Find Information About:

Drugs & Supplements

Get information and reviews on prescription drugs, over-the-counter medications, vitamins, and supplements. Search by name or medical condition.

Pill Identifier
WebMD

Pill Identifier

Having trouble identifying your pills?

Enter the shape, color, or imprint of your prescription or OTC drug. Our pill identification tool will display pictures that you can compare to your pill.

Get Started
My Medicine
WebMD

My Medicine

Save your medicine, check interactions, sign up for FDA alerts, create family profiles and more.

Get Started

WebMD Health Experts and Community

Talk to health experts and other people like you in WebMD's Communities. It's a safe forum where you can create or participate in support groups and discussions about health topics that interest you.

  • Second Opinion
    WebMD

    Second Opinion

    Read expert perspectives on popular health topics.

  • Community
    WebMD

    Community

    Connect with people like you, and get expert guidance on living a healthy life.

Got a health question? Get answers provided by leading organizations, doctors, and experts.

Get Answers

Sign up to receive WebMD's award-winning content delivered to your inbox.

Sign Up

Palliative Care Center

Font Size
A
A
A

End of Life: Coping with Anxiety and Depression

People often assume that those diagnosed with a life-threatening illness will automatically experience depression.

True, people facing a serious illness are more likely than healthy people to suffer depression or anxiety. One study of terminally ill cancer patients, for example, found that at least 17% were clinically depressed. Other research points to even higher numbers of people with terminal illness meeting the criteria for major depression.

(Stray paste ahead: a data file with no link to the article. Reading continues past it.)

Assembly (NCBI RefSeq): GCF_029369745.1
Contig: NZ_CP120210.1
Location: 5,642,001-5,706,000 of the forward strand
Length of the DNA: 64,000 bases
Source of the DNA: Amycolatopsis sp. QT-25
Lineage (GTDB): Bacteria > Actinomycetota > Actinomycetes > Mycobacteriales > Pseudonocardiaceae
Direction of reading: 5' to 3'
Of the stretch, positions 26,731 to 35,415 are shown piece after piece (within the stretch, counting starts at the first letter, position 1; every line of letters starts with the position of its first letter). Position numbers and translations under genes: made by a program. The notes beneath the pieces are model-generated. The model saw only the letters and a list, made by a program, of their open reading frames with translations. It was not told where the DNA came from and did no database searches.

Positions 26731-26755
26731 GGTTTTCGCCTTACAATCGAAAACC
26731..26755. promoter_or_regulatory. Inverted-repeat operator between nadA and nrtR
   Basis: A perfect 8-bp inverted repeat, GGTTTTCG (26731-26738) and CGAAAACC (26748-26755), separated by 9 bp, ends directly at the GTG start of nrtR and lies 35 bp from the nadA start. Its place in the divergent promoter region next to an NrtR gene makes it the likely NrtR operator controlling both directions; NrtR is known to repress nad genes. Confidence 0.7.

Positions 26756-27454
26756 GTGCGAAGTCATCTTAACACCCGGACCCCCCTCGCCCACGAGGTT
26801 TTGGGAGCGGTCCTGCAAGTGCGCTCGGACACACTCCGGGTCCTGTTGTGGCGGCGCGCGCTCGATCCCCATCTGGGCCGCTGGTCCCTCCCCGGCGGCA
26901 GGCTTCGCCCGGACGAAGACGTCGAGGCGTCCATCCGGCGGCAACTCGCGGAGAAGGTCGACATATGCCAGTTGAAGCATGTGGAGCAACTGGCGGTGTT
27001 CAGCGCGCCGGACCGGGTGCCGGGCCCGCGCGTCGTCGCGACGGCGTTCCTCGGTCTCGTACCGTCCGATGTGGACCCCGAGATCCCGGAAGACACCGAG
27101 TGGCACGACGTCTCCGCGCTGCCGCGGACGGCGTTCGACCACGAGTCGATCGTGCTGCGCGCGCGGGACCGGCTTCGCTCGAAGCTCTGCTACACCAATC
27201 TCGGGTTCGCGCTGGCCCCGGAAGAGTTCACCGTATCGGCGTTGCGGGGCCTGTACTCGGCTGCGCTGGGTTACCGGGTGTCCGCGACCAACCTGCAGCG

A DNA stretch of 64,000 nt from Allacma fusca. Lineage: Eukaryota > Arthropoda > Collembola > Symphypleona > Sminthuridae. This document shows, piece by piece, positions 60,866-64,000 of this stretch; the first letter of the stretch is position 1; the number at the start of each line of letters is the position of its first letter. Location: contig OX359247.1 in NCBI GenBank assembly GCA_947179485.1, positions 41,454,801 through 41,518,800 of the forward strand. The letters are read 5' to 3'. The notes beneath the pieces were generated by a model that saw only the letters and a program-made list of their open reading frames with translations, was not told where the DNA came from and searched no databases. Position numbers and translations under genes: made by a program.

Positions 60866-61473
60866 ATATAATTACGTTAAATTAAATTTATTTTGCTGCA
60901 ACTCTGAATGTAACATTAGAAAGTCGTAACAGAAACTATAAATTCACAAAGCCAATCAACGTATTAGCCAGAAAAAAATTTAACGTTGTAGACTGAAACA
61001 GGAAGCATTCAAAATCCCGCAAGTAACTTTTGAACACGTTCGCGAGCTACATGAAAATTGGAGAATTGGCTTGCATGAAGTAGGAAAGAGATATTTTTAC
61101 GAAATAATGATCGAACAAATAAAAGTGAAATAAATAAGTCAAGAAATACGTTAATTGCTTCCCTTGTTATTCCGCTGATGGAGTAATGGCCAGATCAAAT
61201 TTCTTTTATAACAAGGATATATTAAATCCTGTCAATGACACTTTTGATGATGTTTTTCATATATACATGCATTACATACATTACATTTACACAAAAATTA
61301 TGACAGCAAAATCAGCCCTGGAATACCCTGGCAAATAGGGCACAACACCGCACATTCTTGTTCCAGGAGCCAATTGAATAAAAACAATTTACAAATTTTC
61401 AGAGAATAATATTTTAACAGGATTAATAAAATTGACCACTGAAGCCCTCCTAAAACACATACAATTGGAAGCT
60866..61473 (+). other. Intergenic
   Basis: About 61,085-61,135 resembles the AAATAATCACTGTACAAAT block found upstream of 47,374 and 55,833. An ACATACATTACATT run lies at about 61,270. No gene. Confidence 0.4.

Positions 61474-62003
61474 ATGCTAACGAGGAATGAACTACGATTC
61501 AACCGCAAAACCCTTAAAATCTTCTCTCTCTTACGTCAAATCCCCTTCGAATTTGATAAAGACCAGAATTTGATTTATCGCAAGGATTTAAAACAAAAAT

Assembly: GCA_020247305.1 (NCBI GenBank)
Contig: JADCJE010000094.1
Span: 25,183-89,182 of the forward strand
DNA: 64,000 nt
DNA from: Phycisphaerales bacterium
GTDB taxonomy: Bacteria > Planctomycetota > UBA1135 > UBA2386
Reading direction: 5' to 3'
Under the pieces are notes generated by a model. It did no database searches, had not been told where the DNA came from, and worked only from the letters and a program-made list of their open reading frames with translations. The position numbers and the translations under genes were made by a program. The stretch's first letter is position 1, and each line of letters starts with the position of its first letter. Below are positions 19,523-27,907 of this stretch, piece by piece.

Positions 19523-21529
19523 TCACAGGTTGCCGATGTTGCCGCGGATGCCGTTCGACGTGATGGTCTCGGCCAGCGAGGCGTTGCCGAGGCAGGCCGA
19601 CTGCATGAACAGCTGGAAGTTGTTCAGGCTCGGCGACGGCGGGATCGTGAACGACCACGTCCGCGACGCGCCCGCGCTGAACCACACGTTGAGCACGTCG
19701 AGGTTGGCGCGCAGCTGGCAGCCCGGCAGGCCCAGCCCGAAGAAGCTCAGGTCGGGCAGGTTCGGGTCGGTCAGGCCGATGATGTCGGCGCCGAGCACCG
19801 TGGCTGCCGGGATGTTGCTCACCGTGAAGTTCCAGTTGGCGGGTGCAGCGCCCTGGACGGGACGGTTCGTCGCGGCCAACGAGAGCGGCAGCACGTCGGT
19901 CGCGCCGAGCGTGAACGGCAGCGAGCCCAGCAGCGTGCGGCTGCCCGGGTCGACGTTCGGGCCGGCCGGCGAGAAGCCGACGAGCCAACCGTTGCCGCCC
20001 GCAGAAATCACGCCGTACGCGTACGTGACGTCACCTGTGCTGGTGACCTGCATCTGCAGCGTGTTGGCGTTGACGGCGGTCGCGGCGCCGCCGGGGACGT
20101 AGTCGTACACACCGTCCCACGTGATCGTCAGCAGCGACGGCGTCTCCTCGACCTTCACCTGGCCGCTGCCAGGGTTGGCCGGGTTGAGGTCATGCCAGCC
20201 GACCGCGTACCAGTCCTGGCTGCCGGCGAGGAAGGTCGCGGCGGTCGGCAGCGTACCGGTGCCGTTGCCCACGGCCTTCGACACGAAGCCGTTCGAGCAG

Experts point out that it's perfectly natural to feel scared, sad, and anxious about death and the dying process. That's because people are facing something that they've never had to deal with before. But the palliative care team can help them work through these feelings.

True clinical depression, however, goes beyond this usual sadness and anxiety. It's important to understand the difference between this kind of depression and the normal grieving process that occurs for everyone who faces death. Clinical depression is often underdiagnosed, but it should be identified and treated.

Here are some of the signs that you or your loved one may be experiencing clinical depression:

  • You don't feel like doing the activities you normally enjoy, even if they are things you can still physically do.
  • Even when you do participate in things you once enjoyed, you find that you are getting little pleasure out of them.
  • You have major changes in sleeping or eating habits -- sleeping or eating much more, or much less, than usual. (These symptoms can sometimes be the side effects of certain medications or treatments.)
  • You withdraw from your friends and family.
  • You think or talk seriously about suicide.

If you see these signs in a loved one, or find that you're experiencing them yourself, it's important to talk with your doctor or someone else on your care team about them. Get immediate medical help if you or a loved one is having thoughts of suicide.

Clinical depression in someone who is dying can be treated.

Antidepressant treatments work just as well in palliative care patients as in the general population. The most effective treatments for clinical depression usually combine short-term psychotherapy with antidepressant medications as needed.

Today on WebMD

Nurse with patient
Article
Grieving father and daughter
Article
 
Computer search
Article
Nurse with patient
Article
 
Nurse with patient
Article
Doctor with patient
Article
 
Nurse talking to older man
Article
A caring hand
Article
 
In hospital with child
Article
Child with grandmother
Article
 
Man comfortable in nursing home
Article
Concerned doctor
Article